I had my phone session a couple of hours before leaving for work, and frankly I did not really feel anything profound during that session. But, while driving to work that night, I did notice that for the first time I did not have an anxiety attack.

Thus began my gradual journey in coming to terms with a job I couldn't stand.

And the funny thing about coming to terms is that after awhile what seemed absolutely odious didn't seem all that bad.

Sure, I still hate dealing with patients' personal excretions and doing cleaning (another task that was part of my job description), but I also realized that this job was not all that bad. In fact, it was rather easy.

I've gotten used to my nocturnal schedule. And my coworkers became my co-conspirators and friends who shared the common bound of a nocturnal world that the rest of the population was oblivious to.

In other words, I came to terms with my job.

I witnessed the same process with Ariana.

She took on a temping job at a call center, something she had absolutely no interest and desire in doing. She hated her job, too.

The first indication that Ariana was coming to terms with her job was when she said that even though she didn't like her job, she realized that her communications skills were improving. And that was a good thing.

Now that she has gotten more capable and confident in her job, and made friends at work, that horrible job was no longer all that horrible.

Whereas before she had no desire to work at a call center, she is now planning on applying for permanent full time work at another call center that is more progressive than the one she is currently temping at.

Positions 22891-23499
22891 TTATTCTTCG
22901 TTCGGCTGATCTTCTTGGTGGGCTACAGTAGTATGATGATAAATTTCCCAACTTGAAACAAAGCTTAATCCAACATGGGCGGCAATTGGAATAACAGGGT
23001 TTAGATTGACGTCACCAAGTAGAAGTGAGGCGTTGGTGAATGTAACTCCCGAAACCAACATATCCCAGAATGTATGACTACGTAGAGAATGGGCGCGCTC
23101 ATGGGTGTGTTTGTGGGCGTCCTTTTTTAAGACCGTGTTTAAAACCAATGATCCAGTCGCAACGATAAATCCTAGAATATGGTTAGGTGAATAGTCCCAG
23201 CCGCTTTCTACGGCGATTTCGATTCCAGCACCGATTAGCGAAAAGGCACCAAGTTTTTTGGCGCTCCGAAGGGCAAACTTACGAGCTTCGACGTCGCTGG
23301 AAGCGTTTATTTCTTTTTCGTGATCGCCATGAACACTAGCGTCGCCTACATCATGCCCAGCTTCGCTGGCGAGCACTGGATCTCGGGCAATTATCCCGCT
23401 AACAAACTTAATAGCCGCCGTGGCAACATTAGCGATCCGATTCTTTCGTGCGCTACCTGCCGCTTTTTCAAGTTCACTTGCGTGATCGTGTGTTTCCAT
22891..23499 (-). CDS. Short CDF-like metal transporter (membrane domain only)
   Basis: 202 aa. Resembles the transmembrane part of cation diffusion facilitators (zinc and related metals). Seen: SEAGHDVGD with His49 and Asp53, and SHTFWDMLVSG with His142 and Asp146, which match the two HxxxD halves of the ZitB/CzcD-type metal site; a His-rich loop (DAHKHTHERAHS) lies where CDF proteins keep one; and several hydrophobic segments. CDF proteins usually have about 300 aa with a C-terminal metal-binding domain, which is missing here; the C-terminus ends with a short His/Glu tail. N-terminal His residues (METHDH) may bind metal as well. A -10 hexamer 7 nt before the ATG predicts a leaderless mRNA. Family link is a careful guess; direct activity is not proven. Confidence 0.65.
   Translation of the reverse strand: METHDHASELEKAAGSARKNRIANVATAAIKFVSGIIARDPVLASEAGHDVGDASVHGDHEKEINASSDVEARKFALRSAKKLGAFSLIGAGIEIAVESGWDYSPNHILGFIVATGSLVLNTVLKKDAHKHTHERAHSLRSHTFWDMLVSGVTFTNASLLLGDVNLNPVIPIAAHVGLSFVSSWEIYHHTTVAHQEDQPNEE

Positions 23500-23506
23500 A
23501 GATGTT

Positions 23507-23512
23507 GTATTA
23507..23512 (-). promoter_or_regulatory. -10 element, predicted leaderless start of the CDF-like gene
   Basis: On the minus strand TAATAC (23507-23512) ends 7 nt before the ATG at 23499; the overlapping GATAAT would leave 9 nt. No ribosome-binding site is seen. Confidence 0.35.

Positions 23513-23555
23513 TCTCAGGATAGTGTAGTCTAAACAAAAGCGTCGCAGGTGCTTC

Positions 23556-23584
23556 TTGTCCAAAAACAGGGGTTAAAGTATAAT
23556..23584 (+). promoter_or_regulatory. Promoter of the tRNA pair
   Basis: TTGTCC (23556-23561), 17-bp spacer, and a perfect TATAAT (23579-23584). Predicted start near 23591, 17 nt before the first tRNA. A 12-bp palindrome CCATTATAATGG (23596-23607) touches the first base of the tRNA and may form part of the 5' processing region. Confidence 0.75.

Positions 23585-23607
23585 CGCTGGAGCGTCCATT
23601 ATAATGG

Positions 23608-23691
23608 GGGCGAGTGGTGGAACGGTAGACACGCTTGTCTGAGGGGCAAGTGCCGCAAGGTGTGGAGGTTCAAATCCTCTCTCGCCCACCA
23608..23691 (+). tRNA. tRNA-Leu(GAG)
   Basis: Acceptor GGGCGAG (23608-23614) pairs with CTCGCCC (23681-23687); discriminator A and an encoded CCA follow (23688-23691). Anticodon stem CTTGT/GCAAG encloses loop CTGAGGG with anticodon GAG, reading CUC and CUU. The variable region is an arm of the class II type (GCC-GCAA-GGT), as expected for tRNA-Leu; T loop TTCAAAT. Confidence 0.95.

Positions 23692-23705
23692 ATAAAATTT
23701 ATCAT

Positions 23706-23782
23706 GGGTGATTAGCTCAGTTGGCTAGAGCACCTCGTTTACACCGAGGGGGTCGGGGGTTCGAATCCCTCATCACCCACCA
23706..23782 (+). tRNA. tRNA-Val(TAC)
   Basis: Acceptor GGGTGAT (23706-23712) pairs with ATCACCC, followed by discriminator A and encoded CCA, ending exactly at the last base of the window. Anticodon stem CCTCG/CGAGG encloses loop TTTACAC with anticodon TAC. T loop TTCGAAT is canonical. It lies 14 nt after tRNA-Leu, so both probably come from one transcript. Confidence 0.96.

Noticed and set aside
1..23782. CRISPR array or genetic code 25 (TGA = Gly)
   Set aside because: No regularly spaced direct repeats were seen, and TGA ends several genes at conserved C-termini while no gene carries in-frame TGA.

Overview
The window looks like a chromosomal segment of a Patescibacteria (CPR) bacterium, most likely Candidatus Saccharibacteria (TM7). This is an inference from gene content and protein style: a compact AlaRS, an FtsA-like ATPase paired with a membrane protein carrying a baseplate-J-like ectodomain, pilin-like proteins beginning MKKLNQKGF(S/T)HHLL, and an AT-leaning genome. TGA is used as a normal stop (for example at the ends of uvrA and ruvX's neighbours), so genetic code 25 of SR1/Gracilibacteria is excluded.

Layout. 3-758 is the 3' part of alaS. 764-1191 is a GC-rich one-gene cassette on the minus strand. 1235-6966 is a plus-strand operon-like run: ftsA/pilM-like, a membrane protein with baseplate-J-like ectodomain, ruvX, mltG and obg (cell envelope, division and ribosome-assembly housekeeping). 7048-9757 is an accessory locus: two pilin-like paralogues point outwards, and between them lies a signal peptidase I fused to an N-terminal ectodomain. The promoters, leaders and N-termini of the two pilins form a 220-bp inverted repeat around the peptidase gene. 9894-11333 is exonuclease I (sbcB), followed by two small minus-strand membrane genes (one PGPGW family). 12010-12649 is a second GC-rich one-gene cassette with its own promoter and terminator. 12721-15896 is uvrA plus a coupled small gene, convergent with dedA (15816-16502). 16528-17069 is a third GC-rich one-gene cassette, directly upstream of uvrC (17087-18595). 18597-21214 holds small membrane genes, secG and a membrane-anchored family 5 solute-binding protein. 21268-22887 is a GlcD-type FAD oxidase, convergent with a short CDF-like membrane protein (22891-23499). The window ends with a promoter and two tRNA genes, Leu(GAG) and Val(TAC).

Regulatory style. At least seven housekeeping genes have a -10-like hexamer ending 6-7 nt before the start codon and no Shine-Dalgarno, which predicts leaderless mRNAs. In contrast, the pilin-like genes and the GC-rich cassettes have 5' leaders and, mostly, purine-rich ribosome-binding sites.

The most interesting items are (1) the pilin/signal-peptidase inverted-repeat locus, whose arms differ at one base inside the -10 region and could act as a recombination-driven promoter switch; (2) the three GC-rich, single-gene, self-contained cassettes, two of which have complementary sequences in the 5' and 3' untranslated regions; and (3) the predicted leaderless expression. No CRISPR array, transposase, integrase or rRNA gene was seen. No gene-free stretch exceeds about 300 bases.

And in the meantime, she is regaling me with tales of tragically comical idiot customers, her personal accomplishments as well as her blundering boners, and the cast of characters at work.

Funny how once you accept a situation you can move on.

As successful as I have been in coming to terms with some aspects of my life, I still have challenges in coming to terms in other areas of my life.

The most prominent area is that of our frighteningly tenuous financial situation.

I am resisting to accept that our current situation is going to continue for an indeterminately long time, even though there has been nothing to indicate that there would be a light at the end of the tunnel.

And my resistance is supported and reinforced by my fear that such a bleak future will eventually become a firm and inescapable reality.

But at the same time I wonder if my not being able to move through this most undesired state is keeping me from achieving a more desired state. But I am still not ready to come to terms with coming to terms about my current struggles and their projections into the future.

The future is too scary to contemplate from this present perspective.

Another thing that I have not yet come to terms with is my feeling that I where I live is actually home.

That the east coast is no longer home to me has been relatively easy to accept. In fact, I was eager to leave that life behind, for, aside from family and friends, that area no longer had anything to offer.